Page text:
Sam Saffron Sam Saffron - 6 months ago 96
Javascript Question

What is the cleanest way to disable CSS transition effects temporarily?

I have a DOM element with some/all of the following effects applied:

#elem {
-webkit-transition: height 0.4s ease;
-moz-transition: height 0.4s ease;
-o-transition: height 0.4s ease;
-ms-transition: height 0.4s ease;
transition: height 0.4s ease;
}


I am writing a jQuery plugin that is resizing this element, I need to disable these effects temporarily so I can resize it smoothly.

What is the most elegant way of disabling these effects temporarily (and then re-enabling them), given they may be applied from parents or may not be applied at all.

Answer

Short Answer

Use this CSS:

.notransition {
  -webkit-transition: none !important;
  -moz-transition: none !important;
  -o-transition: none !important;
  transition: none !important;
}

Plus either this JS (with jQuery)...

$someElement.addClass('notransition'); // Disable transitions
doWhateverCssChangesYouWant($someElement);
$someElement[0].offsetHeight; // Trigger a reflow, flushing the CSS changes
$someElement.removeClass('notransition'); // Re-enable transitions

... or equivalent JavaScript using raw DOM functions or whatever other framework you're working with.

Explanation

This is actually a fairly subtle problem.

First up, you probably want to create a 'notransition' class that you can apply to elements to set their *-transition CSS attributes to none. For instance:

.notransition {
  -webkit-transition: none !important;
  -moz-transition: none !important;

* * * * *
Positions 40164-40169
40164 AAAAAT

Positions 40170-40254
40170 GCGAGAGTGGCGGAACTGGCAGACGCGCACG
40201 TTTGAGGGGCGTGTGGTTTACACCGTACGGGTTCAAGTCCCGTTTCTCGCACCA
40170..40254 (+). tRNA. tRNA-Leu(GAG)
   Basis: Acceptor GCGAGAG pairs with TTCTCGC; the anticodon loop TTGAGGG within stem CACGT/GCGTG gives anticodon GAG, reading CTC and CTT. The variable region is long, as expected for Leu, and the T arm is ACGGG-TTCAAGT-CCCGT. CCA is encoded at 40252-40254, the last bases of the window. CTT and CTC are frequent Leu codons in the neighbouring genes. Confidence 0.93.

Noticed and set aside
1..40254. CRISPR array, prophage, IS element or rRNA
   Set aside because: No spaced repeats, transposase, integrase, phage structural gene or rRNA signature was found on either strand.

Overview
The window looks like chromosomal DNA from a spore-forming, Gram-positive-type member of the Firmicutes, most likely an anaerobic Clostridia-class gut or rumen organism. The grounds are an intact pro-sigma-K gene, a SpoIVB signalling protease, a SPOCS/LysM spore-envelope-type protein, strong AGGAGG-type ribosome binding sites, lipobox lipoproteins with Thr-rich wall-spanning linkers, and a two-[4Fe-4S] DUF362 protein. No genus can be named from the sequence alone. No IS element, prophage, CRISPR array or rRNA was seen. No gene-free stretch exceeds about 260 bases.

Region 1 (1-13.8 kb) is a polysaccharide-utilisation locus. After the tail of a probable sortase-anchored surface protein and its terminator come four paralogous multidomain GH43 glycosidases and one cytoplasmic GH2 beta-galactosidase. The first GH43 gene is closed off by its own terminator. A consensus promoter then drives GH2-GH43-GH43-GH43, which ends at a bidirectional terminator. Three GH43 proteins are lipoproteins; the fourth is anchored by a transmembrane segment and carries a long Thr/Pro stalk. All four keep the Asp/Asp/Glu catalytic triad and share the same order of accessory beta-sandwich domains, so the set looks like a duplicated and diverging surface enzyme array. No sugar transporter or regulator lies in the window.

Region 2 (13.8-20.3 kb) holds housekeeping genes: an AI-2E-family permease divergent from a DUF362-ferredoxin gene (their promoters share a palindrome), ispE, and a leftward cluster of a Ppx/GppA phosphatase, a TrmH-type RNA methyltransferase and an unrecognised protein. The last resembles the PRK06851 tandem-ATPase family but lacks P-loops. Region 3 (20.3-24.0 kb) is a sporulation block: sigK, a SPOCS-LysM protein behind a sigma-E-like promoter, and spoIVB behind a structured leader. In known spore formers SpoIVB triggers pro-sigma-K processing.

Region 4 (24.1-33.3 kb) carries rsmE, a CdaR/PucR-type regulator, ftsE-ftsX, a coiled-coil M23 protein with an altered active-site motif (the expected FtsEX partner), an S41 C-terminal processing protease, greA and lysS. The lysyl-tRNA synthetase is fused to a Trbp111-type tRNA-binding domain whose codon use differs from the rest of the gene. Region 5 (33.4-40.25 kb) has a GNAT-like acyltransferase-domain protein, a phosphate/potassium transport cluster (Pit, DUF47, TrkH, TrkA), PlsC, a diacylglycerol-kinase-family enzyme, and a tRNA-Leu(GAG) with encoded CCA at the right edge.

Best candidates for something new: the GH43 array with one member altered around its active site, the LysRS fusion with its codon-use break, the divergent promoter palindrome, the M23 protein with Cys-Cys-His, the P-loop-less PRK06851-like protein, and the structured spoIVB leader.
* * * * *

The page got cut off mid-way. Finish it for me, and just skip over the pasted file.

-o-transition: none !important;
  transition: none !important;
}

But that's just style, and is the easy bit. When you come to try and use this class, you'll run into a trap. The trap is that code like this won't work the way you might naively expect:

// Don't do things this way! It doesn't work!
$someElement.addClass('notransition')
$someElement.css('height', '50px') // just an example; could be any CSS change
$someElement.removeClass('notransition')

Naively, you might think that the change in height won't be animated, because it happens while the 'notransition' class is applied. In reality, though, it will be animated, at least in all modern browsers I've tried. The problem is that the browser is caching the styling changes that it needs to make until the JavaScript has finished executing, and then making all the changes in a single reflow. As a result, it does a reflow where there is no net change to whether or not transitions are enabled, but there is a net change to the height. Consequently, it animates the height change.

You might think a reasonable and clean way to get around this would be to wrap the removal of the 'notransition' class in a 1ms timeout, like this:

// Don't do things this way! It STILL doesn't work!
$someElement.addClass('notransition')
$someElement.css('height', '50px') // just an example; could be any CSS change
setTimeout(function () {$someElement.removeClass('notransition')}, 1);

but this doesn't reliably work either. I wasn't able to make the above code break in WebKit browsers, but on Firefox (on both slow and fast machines) you'll sometimes (seemingly at random) get the same behaviour as using the naive approach. I guess the reason for this is that it's possible for the JavaScript execution to be slow enough that the timeout function is waiting to execute by the time the browser is idle and would otherwise be thinking about doing an opportunistic reflow, and if that scenario happens, Firefox executes the queued function before the reflow.

The only solution I've found to the problem is to force a reflow of the element, flushing the CSS changes made to it, before removing the 'notransition' class. There are various ways to do this - see here for some. The closest thing there is to a 'standard' way of doing this is to read the offsetHeight property of the element.

One solution that actually works, then, is

$someElement.addClass('notransition'); // Disable transitions
doWhateverCssChangesYouWant($someElement);
$someElement[0].offsetHeight; // Trigger a reflow, flushing the CSS changes
$someElement.removeClass('notransition'); // Re-enable transitions

Here's a JS fiddle that illustrates the three possible approaches I've described here (both the one successful approach and the two unsuccessful ones): http://jsfiddle.net/2uVAA/35/